- The Washington Times - Tuesday, November 10, 2009

Sen. Christopher J. Dodd, Senate Banking Committee chairman, on Tuesday called for sweeping new government powers to prevent another economic collapse, protect consumers and dismantle failing institutions.

Mr. Dodd’s 1,100-page draft would strip the Federal Reserve and other regulators of their powers to regulate banks and hand that job to a single agency. The bill also would take away the Fed’s ability to monitor credit cards and mortgages and establish a new Consumer Financial Protection Agency.

The bill, inspired by last year’s financial meltdown, will minimize “economic turmoil and protect the interest of taxpayers,” Mr. Dodd, Connecticut Democrat, wrote.

President Obama has demanded that Congress rewrite the federal regulations governing Wall Street to close legal loopholes and prevent the kind of fraud and abuse that fed the crisis.

Mr. Dodd’s proposal was expected to gain broad support among Democrats, but Republicans haven’t signed on.

Among the top points of contention is Mr. Dodd’s desire to create a new agency to protect consumers taking out home loans or using credit cards against predatory lending and surprise interest rate hikes.

Republicans counter that creating more bureaucracy will make business harder for banks and limit the availability of credit.

The Senate Banking Committee was expected to review the legislation next week, paving the way for a floor vote by early next year.

The House was already on track with its own proposal. Rep. Barney Frank, Massachusetts Democrat, who is chairman of the House Financial Services Committee, said he expects a floor vote in December.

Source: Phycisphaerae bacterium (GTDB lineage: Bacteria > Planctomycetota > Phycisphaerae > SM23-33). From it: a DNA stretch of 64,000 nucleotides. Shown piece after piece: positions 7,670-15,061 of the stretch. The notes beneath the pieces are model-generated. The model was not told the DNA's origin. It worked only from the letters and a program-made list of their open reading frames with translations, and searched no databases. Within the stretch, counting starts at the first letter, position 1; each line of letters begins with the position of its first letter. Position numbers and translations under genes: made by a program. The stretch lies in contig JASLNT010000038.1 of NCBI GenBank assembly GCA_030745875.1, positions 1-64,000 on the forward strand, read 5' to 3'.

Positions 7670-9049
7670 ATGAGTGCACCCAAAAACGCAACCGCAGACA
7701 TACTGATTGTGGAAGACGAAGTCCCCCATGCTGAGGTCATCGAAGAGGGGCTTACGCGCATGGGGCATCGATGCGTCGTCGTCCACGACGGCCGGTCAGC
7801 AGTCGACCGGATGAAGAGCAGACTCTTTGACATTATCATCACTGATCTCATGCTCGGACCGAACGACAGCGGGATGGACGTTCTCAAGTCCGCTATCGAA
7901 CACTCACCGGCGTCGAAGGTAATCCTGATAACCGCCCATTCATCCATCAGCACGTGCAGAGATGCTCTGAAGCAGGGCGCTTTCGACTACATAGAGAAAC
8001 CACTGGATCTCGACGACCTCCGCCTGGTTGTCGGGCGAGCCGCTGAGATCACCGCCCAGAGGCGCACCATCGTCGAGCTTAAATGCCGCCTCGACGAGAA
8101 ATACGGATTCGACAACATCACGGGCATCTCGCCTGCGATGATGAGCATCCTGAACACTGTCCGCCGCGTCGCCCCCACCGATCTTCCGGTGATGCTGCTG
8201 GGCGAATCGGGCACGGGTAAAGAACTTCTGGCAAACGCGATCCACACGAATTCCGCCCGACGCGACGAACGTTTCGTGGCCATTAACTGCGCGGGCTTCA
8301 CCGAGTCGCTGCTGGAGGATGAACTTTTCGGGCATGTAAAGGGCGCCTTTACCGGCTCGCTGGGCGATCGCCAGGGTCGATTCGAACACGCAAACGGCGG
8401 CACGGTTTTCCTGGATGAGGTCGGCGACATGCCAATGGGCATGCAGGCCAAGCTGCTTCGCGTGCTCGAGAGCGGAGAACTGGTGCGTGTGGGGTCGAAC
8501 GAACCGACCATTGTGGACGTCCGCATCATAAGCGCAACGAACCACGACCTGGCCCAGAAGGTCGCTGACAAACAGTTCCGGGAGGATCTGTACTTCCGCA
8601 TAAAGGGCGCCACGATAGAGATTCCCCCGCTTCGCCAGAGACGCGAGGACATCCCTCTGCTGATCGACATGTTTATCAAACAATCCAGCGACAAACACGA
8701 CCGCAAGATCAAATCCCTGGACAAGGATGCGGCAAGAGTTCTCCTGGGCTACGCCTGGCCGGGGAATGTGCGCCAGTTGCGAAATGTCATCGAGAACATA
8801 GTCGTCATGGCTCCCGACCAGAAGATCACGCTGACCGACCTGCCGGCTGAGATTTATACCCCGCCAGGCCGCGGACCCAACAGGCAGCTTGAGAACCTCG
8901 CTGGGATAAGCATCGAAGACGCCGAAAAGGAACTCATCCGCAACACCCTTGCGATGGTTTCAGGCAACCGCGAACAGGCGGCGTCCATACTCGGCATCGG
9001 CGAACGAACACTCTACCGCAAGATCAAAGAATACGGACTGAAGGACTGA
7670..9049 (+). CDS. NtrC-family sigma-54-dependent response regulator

Mr. Dodd’s plan differs slightly from Mr. Frank’s bill and the administration’s proposal in that it would do more to scale back the powers of the Federal Reserve, which many lawmakers blame for the economic crisis.

For example, Mr. Frank has proposed that the Fed be in charge of enforcing tougher regulations on large and influential financial firms so that they don’t grow “too big to fail.” A council of regulators would monitor these firms and make recommendations.

Under Mr. Dodd’s bill, the Fed would have less reach. An “agency for financial stability,” managed by a board that includes Fed representation, would enforce new rules and dismantle complex financial firms if they threaten the broader economy.

Both the House and Senate bills likely would put limits on the Fed’s ability to provide emergency loans and eliminate its oversight of consumer protections.

Also unlike the House bill, Mr. Dodd’s proposal would establish a single federal regulator for banks called the Financial Institutions Regulatory Administration.

The single regulator would get rid of two existing federal bank regulators, the Office of the Comptroller of the Currency and the Office of Thrift Supervision. It also would strip the Federal Deposit Insurance Corp. of its oversight of state banks and the Fed in their supervisory powers of bank holding companies.

Mr. Dodd has said consolidated oversight is needed to prevent banks from shopping around for an agency that will impose the least amount of oversight.

Sign up for Daily Newsletters

Manage Newsletters

Copyright © 2020 The Washington Times, LLC. Click here for reprint permission.

Please read our comment policy before commenting.


Click to Read More and View Comments

Click to Hide